‘Conversion practices’ study authors cannot answer BBC interviewer on prayer

24, May 2024

Last week, a new report on ‘conversion practices’ was published by The Rainbow Project – Northern Ireland’s version of Stonewall.

Appearing on BBC radio show ‘Talkback’ earlier this week, the academics responsible collapsed into nervous laughter when asked whether church prayers and pastoral support should be criminalised.

The study was written by several LGBT activists, two of whom are academics at Queen’s University Belfast and Ulster University. The study was described by The Christian Institute as “useless” and lacking “any kind of academic rigour”. The study interviewed a mere ten people, presenting snippets of their accounts as fact and making policy proposals without any critical analysis.

Read more about the study here.

In response to the study, Alliance Party MLA Eoin Tennyson restated his commitment to bringing legislation on conversion therapy should the Stormont Executive not do so:

“That is why, should legislation not be forthcoming from the Communities Minister, it is my intention to seek the Speaker’s permission to introduce legislation which will ban conversion practices once and for all.”

The BBC’s William Crawley discussed the plans with Mr Tennyson on his ‘Talkback’ radio show. He asked: “What are the practices that you would hope to ban?”

The answer gave no clues regarding ordinary religious practices. Tennyson admitted that physical assault was already illegal, but said there were a “wide range of potential behaviour” that would be covered, “and therein lies the complexity … and why perhaps there has been some legitimate delay”.

That is, of course, an understatement. LGBT activists have been asking for “private prayer” and “casual conversations” to be criminalised in new legislation for several years. The ordinary work of churches and parental responsibilities are squarely in the sights of those who call for a ‘conversion therapy’ law. It’s not just a little ‘complex’, but, in fact, entirely impossible.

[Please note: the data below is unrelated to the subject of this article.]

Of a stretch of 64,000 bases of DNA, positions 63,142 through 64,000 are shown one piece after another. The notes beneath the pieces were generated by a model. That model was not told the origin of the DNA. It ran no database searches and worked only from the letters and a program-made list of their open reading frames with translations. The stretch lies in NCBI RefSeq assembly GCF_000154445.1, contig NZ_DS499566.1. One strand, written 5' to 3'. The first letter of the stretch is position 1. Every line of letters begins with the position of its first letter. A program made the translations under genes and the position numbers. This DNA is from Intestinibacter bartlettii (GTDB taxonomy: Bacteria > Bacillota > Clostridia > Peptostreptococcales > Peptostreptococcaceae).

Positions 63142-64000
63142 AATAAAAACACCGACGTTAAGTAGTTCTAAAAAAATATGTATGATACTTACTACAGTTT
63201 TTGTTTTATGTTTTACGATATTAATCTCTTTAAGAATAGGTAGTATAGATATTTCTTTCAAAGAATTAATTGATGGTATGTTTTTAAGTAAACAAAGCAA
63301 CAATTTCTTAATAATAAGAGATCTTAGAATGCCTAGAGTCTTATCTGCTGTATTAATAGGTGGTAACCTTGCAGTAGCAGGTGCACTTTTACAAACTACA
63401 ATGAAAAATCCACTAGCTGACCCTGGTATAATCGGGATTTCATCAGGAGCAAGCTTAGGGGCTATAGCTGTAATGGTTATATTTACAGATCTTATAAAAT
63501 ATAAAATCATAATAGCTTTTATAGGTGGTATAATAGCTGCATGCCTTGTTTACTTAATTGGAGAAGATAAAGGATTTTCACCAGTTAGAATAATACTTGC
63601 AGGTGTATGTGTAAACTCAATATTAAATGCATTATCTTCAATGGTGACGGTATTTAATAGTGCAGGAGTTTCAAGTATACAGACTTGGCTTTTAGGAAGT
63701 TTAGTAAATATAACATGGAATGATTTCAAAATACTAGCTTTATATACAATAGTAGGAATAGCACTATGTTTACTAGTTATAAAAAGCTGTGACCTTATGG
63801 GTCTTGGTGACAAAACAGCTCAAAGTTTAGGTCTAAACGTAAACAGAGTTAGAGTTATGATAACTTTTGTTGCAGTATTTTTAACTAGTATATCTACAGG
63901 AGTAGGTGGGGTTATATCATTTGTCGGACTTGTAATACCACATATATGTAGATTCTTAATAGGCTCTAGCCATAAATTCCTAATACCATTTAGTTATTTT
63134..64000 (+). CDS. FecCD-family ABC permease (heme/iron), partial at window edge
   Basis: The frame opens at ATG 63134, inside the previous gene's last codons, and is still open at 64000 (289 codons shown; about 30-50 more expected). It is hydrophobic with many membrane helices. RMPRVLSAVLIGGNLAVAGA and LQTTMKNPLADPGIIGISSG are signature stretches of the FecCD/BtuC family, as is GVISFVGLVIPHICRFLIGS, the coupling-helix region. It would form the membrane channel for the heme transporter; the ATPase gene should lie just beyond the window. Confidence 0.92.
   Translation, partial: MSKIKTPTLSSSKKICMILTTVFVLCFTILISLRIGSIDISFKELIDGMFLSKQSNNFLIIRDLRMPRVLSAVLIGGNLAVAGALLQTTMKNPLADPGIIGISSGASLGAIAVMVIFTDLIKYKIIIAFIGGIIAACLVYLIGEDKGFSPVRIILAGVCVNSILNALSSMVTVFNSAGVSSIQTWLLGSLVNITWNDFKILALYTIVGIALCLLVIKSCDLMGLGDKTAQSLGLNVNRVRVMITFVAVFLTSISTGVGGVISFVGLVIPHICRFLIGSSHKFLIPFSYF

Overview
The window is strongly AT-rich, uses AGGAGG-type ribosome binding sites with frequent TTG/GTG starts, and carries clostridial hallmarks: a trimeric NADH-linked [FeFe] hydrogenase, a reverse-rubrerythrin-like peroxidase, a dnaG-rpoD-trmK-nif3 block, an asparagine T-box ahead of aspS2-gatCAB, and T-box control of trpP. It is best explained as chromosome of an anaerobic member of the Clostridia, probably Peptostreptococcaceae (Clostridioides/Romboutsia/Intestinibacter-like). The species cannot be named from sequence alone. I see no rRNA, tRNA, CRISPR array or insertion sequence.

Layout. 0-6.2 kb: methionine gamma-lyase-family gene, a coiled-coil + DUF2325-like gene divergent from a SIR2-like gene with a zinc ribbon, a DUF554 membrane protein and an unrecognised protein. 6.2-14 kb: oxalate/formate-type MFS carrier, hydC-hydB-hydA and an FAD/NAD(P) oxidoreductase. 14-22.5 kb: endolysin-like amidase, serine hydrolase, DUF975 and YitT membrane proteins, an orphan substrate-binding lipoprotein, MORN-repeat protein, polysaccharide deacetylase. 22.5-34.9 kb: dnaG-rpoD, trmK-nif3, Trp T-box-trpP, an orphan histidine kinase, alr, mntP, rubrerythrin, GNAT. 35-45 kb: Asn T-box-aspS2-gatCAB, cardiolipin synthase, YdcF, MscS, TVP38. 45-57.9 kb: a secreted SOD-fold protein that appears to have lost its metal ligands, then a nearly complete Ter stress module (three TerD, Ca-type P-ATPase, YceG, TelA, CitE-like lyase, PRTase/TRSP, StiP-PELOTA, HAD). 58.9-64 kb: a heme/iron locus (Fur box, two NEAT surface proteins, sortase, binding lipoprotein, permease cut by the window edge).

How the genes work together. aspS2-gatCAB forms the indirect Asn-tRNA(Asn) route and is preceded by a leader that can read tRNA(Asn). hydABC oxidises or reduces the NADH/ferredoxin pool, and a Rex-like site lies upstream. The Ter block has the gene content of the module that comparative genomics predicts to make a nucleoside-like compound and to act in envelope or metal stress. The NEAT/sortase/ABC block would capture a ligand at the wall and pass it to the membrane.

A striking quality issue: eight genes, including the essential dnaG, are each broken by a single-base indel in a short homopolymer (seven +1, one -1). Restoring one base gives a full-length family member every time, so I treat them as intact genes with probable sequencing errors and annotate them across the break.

William Crawley then introduced the authors of the study, Professor Fidelma Ashe and Dr Danielle Mackle. Curiously absent were any voices opposed to the report, though despite the interviewer’s evident sympathy for the activists, they still collapsed under even the gentlest questioning.

Crawley put to them a scenario several times that obviously shouldn’t be outlawed, of a 35-year-old church member, who believes the church’s teaching and is well-informed, and asks for prayer.

The clearest answer he got from any of the activists was “as an impartial academic I can’t answer that question”. Between the nervous giggles and squirming attempts to evade the question, the silence on the topic was deafening.

Clearly, banning prayers is on the cards.

Looking at the published report, it doesn’t take long to confirm that is precisely the intention. The word “pray” or “prayer” turn up 35 times in the undetailed study. Admittedly, the first mention is the claim that “Pastoral prayer, which is not directed at changing an LGBTQI+ person’s identity is not considered a conversion practice.”

That’s hardly a reassurance when those calling for a law have repeatedly claimed ‘repentance’ and ‘confession’ are aspects of ‘conversion therapy’. For them, Christian conversion is an attempt to change a LGBTQI+ person’s identity.

The rest of the mentions in the study are clear causes of concern for Christians. The first example given is of someone whose ‘conversion therapy’ experience consisted of “prayer, Bible studies and teaching”. Another participant explained how an “elder prayed with me, prayed for us, prayed for me, prayed for my then wife, and allowed me to answer in prayer”.

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See also: ‘Conversion Practices’ study paid for by Stormont’s Communities Department branded “useless”

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